Elite Universities Don’t Make You Happy

Research shows that elite universities do not make you happier.

Research shows that elite universities do not make you happier.

The value of a college degree in America, while still very important, has been in a relative decline recently. Between skyrocketing tuitions, burdensome student loan debts, and still-high unemployment for college graduates, the benefits are no longer so much greater than the costs. Nonetheless, admissions have grown ever more competitive as the number of students applying to college has increased and the number of schools each student applies to has also increased.

While most elite colleges have hung on the value of their prestige in the face of the evidence of declining value, a recent Gallup survey found that more selective   universities do not produce better workers or happier people. Instead, the survey found, relationships with inspiring professors produce better workers.

According to the Wall Street Journal, “graduates who felt ‘emotionally supported’ at school by a professor or mentor… were three times as likely to report they thrived as adults.” Furthermore, those who “reported having ‘experiential and deep learning’ were twice as likely to be engaged at work as those who didn’t.” This engagement is important because it leads to greater productivity.

Former Indiana governor and current Purdue University president Mitch Daniels, who helped come up with the study, acknowledged, “there is a lot we don’t know about higher education, and there is a sense it’s skating on its reputation. We needed to know with more rigor how well the experience is serving people.”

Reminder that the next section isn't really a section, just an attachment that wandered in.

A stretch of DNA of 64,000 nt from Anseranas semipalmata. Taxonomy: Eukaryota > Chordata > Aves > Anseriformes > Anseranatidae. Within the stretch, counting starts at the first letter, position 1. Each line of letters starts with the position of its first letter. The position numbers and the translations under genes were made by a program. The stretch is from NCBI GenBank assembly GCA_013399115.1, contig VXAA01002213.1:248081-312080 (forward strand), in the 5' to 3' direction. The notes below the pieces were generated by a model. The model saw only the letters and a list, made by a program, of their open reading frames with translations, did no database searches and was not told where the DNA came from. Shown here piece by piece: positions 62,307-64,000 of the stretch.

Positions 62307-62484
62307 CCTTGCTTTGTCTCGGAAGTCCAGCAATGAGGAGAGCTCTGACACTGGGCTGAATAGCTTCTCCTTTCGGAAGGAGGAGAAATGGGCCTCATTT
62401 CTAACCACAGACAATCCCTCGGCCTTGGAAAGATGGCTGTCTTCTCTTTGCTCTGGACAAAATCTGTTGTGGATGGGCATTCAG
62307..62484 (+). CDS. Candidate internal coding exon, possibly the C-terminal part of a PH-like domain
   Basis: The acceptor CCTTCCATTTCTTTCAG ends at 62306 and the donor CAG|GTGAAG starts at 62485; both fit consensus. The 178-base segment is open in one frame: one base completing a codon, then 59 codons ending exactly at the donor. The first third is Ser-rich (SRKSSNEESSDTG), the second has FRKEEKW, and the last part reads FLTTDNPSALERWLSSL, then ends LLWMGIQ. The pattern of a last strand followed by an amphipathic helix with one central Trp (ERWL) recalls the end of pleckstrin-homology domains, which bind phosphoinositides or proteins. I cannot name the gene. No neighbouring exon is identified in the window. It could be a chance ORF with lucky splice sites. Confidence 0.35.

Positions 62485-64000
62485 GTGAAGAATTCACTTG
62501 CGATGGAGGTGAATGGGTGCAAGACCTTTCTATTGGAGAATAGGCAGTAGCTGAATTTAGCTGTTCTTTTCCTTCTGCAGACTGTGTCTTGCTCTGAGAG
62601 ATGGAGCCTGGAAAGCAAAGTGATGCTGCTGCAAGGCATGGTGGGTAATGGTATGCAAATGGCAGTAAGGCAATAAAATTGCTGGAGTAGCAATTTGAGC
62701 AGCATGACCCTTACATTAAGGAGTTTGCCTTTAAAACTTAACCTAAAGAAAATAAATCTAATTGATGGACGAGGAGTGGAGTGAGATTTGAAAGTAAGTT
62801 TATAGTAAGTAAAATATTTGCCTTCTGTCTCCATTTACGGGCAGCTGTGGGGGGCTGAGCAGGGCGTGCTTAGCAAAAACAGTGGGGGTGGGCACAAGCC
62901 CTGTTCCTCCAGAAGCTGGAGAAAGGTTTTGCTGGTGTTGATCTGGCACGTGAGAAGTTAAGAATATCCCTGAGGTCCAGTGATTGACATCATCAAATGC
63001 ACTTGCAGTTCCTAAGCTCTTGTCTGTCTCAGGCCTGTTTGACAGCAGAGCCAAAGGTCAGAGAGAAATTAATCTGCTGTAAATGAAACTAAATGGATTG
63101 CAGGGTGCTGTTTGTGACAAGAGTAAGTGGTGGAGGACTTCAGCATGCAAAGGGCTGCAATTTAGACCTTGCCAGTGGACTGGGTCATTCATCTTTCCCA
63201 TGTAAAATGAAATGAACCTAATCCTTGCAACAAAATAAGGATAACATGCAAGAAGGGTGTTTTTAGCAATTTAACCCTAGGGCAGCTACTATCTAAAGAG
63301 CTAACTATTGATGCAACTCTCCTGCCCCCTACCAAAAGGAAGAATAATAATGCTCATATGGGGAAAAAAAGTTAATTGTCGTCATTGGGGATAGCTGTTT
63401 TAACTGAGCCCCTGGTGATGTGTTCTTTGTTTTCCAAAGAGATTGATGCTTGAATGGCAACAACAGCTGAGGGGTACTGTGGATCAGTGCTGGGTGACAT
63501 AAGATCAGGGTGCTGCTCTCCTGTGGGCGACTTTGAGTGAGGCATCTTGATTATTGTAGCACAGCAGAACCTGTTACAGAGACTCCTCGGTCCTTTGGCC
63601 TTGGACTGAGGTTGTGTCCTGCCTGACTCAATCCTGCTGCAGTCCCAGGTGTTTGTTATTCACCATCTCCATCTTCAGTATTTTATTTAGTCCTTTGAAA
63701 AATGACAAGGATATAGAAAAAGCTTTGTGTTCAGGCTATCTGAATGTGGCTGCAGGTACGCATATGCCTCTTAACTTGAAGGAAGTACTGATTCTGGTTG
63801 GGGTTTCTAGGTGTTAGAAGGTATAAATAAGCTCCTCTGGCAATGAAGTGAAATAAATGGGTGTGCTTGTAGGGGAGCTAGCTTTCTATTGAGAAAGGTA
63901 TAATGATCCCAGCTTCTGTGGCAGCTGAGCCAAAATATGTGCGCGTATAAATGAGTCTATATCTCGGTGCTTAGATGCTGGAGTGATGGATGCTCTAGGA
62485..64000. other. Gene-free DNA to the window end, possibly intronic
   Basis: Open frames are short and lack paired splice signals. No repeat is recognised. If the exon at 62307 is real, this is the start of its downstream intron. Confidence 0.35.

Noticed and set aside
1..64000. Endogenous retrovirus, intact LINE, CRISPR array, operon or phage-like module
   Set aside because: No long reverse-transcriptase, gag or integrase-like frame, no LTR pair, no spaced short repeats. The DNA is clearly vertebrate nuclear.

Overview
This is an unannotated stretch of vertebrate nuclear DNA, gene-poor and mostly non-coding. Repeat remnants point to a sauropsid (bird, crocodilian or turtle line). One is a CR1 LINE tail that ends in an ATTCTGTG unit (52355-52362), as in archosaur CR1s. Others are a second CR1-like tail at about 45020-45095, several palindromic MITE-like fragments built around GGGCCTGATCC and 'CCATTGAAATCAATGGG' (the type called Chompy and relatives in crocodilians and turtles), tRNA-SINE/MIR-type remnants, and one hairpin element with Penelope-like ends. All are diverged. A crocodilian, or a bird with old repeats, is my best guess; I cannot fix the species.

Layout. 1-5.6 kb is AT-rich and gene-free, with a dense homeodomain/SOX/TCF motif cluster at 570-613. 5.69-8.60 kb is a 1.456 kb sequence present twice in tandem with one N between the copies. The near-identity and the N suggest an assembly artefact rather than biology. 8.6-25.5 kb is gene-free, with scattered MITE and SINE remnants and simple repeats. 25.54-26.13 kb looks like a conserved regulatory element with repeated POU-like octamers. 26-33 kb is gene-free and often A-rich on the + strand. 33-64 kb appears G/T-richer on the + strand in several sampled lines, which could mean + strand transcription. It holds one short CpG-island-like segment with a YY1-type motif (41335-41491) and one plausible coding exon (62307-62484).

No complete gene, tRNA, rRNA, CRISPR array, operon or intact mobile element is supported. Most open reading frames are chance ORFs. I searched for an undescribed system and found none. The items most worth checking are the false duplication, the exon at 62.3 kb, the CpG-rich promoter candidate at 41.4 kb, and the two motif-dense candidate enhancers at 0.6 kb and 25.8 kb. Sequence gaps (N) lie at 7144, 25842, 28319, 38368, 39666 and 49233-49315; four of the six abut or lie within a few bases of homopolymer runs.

So, should Dartmouth, as an elite, selective university, be worried? While the College on the Hill has its issues to resolve, this study should give more credence to the value of a Dartmouth education. If universities produce better results because of things like professor relationships, rather than selectivity alone, then Dartmouth should yield better results than most schools. The College’s unparalleled commitment to undergraduate education sets it apart from other elite institutions and is perhaps why it has the second-highest alumni giving rate in the Ivy League. According to the Wall Street Journal, Dartmouth graduates also have the highest mid-career median salary, which suggests that Dartmouth may produce better workers than its peer institutions. Few other schools can boast a faculty that cares about and engages with students as much as Dartmouth does.

It’s encouraging that amidst the negative press and polarizing distractions that Dartmouth’s core mission of undergraduate education remains as important as ever.